Environmental impacts are divided into global (effects on a global scale), regional (effects on a regional scale), local impacts (effects on a local scale) and resource and energy consumptions Local impacts are not dealt with further in this book.
Global environmental impacts
Global environmental impacts comprise two parameters:
- Global warming (emissions – e.g. CO2)
- Ozone Depletion (emissions of CFC gases)
Regional environmental impacts
Regional environmental impacts comprise three parameters:
- Acid lakes, acid rain (acidification of soil and water)
- Algal blooms (eutrophication)
- Summer smog (photochemical ozone creation)
Resource and energy consumptions
In an LCA, two types of consumptions are assessed; use of abiotic resources like metals (materials) and use of fossil energy.
- Consumption of primary resources (depletion of abiotic resources – elements)
- Consumption of fossil fuels (depletion of abiotic resources – fossil fuels)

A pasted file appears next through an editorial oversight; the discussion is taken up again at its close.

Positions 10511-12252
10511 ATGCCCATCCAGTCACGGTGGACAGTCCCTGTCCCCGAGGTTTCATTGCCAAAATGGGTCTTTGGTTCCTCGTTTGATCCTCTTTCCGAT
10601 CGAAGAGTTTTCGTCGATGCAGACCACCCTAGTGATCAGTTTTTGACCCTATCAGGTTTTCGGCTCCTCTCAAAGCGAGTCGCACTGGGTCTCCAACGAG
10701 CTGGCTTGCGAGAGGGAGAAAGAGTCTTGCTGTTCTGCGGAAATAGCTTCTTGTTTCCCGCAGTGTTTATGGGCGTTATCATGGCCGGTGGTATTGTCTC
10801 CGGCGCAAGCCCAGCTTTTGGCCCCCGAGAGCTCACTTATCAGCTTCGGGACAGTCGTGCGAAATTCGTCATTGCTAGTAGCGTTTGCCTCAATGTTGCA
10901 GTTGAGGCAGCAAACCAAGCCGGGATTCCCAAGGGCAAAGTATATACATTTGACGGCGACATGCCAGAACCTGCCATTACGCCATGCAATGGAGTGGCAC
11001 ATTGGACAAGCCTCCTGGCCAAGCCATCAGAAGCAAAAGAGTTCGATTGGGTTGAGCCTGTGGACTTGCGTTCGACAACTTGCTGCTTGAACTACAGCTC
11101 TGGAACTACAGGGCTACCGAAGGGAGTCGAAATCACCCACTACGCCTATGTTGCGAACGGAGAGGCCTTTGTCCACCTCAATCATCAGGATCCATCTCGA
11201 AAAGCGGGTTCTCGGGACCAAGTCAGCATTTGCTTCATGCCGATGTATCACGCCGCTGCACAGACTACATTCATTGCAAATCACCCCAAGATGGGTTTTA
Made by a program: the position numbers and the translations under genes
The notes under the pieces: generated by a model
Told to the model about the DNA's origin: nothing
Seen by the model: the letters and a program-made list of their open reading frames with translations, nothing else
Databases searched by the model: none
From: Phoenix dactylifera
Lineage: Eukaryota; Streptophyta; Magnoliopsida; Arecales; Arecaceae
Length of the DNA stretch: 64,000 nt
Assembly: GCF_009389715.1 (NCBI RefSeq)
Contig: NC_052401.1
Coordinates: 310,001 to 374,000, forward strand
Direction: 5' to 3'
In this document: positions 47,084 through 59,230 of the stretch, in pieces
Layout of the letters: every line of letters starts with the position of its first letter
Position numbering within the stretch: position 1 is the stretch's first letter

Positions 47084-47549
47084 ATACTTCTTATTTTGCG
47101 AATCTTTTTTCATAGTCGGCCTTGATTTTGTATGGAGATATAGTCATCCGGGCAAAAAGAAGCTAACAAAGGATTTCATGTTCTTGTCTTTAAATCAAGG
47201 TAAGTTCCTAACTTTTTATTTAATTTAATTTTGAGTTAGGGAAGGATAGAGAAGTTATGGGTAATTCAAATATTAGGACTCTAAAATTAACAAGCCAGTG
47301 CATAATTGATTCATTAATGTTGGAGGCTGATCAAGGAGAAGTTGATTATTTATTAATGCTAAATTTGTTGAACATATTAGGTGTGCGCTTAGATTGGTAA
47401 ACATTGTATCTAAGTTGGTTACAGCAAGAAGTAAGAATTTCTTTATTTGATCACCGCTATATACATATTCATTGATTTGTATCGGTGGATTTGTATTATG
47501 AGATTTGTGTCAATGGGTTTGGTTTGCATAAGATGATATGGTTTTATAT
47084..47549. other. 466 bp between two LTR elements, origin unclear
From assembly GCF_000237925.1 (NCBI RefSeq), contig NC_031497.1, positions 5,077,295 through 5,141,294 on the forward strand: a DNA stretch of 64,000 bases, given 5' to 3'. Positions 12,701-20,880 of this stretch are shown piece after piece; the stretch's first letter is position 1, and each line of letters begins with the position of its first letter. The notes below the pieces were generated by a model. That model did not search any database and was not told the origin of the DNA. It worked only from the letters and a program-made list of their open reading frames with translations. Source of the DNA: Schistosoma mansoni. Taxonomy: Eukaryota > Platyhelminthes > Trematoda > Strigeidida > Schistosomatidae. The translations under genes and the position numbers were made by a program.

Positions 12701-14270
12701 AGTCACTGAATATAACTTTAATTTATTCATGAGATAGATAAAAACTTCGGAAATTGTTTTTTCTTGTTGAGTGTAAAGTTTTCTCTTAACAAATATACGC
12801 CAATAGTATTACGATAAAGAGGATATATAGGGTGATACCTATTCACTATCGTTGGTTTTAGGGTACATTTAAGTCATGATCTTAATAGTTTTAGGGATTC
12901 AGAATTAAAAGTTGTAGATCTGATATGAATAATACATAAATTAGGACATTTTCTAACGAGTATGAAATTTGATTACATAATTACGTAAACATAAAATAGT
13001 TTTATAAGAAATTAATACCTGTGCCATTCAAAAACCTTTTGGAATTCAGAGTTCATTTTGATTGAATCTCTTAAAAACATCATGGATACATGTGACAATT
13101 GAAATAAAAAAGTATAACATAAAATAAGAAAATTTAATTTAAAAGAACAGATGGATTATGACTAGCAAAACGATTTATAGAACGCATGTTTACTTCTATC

6.1.2 Other parameters of life cycle assessments
A carbon footprint is a subset of a full LCA, where only greenhouse gas emissions (e.g. CO2) are evaluated.
Cradle-to-gate is an assessment of a given product in which only the extraction of the raw materials (cradle), transport and production are included.
A cradle-to-grave assessment consists of a full life cycle assessment. It thus includes extraction of raw materials, manufacture of the product, use of the product and EOL.
Cradle-to-cradle is almost the same as cradle-to-grave but with a different approach to EOL. The approach is that all materials should always be recycled into new products. Hence chemicals should be used with great care in order to prevent discharge to the environment. In cradle-to-cradle, energy consumption is not taken into account because it is presumed that all energy is renewable (ECO platform, 2014).